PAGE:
A stock warrant is a security that gives the holder the right, but not the obligation, to purchase shares of common stock at a specified price on the warrant expiration date. Companies typically issue warrants to raise capital or to incentivize employees. In this post, we’ll take a closer look at stock warrants, including how they work and some of their pros and cons.
What is a Stock Warrant?
A stock warrant is a security that entitles the holder to buy a set number of shares at a specified price on the date the warrant expires. Companies typically issue warrants as a sweetener alongside a bond issue or preferred stock offering.
Warrants are similar to stock options in that they give the holder the right to buy shares of stock at a set price. The key difference is that warrants are issued by the company itself, while call options are traded between investors on an options exchange.
How Stock Warrants Work
Stock warrants give investors the right to buy shares of common stock at a set price at a fixed maturity date. For example, Company XYZ issues 100,000 warrants with an exercise price of $10 per share and a term of five years. This means warrant holders have the right to purchase up to 100,000 shares of Company XYZ’s common stock at $10 per share in five years on the expiration date.
Warrants are often issued alongside an initial public offering (IPO) or secondary offering as a way to raise additional capital. They can also be used as an employee incentive; for example, a company may grant warrants to new hires that vest over several years. Stock warrants can also be sold separately from the underlying security in what is known as a secondary market transaction.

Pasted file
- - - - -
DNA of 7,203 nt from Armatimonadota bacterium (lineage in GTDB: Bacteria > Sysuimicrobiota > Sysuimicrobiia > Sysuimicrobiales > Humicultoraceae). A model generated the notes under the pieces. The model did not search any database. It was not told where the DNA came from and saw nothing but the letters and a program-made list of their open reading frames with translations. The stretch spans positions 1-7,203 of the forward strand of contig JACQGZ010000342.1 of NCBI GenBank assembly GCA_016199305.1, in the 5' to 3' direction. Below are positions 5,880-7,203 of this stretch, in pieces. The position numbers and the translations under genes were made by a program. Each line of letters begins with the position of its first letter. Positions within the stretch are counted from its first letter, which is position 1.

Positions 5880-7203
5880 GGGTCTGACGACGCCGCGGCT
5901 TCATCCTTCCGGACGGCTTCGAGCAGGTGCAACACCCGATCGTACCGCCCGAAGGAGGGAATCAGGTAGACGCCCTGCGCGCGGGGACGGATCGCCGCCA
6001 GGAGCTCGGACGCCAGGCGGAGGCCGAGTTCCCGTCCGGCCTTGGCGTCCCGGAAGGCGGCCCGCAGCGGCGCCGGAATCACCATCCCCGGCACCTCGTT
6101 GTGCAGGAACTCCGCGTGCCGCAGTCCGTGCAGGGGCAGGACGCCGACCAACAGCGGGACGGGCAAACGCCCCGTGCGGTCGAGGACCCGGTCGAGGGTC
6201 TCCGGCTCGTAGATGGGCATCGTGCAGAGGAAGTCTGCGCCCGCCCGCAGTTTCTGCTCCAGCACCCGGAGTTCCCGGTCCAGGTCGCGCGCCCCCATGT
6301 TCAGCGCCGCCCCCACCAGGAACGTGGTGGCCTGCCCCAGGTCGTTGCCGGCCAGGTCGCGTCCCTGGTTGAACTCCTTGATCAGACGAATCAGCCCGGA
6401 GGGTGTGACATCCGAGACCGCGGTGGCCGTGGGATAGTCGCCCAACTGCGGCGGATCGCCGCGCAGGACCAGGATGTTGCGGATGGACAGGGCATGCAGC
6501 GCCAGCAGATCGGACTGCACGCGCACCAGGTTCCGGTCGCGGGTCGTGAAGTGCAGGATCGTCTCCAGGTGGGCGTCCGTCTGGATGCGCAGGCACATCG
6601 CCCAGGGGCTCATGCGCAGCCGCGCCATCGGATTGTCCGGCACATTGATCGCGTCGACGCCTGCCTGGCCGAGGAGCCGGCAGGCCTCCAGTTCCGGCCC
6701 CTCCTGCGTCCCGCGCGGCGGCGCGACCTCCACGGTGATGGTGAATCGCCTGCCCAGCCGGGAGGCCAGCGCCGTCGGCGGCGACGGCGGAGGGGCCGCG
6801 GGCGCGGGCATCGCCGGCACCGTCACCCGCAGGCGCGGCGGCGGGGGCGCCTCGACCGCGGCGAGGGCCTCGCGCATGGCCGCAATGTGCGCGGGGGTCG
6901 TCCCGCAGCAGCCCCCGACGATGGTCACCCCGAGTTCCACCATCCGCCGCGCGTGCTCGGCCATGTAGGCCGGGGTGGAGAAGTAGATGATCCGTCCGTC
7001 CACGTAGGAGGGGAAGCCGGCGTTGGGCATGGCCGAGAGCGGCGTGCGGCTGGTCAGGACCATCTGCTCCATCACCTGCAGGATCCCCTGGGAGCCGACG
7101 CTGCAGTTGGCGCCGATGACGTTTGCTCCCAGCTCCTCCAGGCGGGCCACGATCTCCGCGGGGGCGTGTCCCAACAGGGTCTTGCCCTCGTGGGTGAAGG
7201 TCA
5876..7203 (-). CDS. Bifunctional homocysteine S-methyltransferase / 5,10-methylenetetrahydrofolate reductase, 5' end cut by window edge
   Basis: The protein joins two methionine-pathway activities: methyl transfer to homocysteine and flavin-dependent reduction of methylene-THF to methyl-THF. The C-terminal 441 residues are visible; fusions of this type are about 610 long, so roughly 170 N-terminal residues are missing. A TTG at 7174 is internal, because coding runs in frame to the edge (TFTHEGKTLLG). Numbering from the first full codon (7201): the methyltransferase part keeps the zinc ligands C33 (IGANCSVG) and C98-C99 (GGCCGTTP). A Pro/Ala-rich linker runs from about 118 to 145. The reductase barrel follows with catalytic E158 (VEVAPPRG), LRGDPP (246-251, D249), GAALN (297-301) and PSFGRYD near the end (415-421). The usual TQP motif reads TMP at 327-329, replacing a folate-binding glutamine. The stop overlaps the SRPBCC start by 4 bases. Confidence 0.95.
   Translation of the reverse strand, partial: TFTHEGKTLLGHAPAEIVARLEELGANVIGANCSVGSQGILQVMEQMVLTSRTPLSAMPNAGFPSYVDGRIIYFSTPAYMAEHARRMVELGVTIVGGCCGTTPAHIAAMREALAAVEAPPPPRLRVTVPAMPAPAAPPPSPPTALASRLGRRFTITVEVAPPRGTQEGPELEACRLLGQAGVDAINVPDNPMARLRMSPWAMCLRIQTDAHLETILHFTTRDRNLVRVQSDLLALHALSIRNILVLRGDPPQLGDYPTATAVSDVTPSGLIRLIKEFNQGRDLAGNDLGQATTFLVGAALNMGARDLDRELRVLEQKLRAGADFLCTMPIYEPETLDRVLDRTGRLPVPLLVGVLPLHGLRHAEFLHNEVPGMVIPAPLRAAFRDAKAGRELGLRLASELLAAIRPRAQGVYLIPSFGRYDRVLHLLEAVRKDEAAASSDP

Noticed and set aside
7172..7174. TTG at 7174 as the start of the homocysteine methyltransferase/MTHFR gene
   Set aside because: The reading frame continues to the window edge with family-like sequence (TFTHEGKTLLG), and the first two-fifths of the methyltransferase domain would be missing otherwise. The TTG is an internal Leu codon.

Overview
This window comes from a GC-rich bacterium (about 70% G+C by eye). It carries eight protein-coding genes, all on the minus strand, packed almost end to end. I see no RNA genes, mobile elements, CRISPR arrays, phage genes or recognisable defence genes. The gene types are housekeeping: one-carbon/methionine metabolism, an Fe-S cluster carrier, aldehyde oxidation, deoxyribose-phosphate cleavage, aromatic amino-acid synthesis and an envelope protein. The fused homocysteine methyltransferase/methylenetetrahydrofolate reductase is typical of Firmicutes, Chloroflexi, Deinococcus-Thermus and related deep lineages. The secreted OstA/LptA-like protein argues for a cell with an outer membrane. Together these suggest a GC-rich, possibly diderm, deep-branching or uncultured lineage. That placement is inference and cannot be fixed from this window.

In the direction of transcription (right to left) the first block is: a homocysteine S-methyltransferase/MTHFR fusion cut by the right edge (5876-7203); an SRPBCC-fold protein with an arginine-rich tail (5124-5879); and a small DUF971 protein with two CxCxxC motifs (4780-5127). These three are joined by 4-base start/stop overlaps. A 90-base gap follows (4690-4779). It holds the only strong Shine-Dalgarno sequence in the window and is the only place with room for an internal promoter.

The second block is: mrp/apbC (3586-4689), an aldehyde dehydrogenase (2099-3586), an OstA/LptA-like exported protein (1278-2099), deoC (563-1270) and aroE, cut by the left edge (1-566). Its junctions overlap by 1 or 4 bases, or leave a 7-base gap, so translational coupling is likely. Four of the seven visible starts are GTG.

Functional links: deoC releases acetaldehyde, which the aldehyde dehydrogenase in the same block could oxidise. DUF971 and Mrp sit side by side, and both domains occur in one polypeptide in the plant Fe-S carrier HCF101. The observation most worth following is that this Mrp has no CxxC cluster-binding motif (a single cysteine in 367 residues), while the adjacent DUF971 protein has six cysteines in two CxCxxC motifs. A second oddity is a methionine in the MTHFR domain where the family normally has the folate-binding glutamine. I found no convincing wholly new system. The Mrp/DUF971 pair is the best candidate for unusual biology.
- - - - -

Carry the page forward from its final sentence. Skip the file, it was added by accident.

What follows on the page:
Stock Warrants vs. Stock Options
Stock warrants differ from options in the way they are traded, who receives the revenues, flexibility, liquidity, and how they are exercised.
- Warrants are issued by a company directly to investors, options trade on exchanges between investors.
- Revenue from the sale of warrants benefits the company’s balance sheet, options revenue goes to the investor selling the options.
- Warrants can only be sold when the investment reaches maturity, options can be sold anytime before expiration
- Warrants are long-dated with expirations typically from 2 to 10 years; options have daily, weekly, and monthly expiry dates.
- Options are much more flexible and liquid than warrants as they trade on open exchanges.
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The 5 Pros of Stock Warrants
Stock warrants offer investors several potential benefits, including the following:
- Warrants are often “attached” to other securities. This means that they typically come with a bond or preferred stock purchase. Investors often view warrants as a “sweetener” on these deals since they offer the potential for additional upside beyond the coupon payments or dividends associated with the underlying security.
- Leverage – Warrants provide investors with greater leverage than if they were to simply purchase shares of common stock. This is because warrants allow investors to control a larger number of shares for a relatively small investment.
- Flexibility – Warrants offer investors less flexibility than option contracts because they can only be exercised at the expiration date. Options contracts, such as call options, can only be exercised at any time before expiration.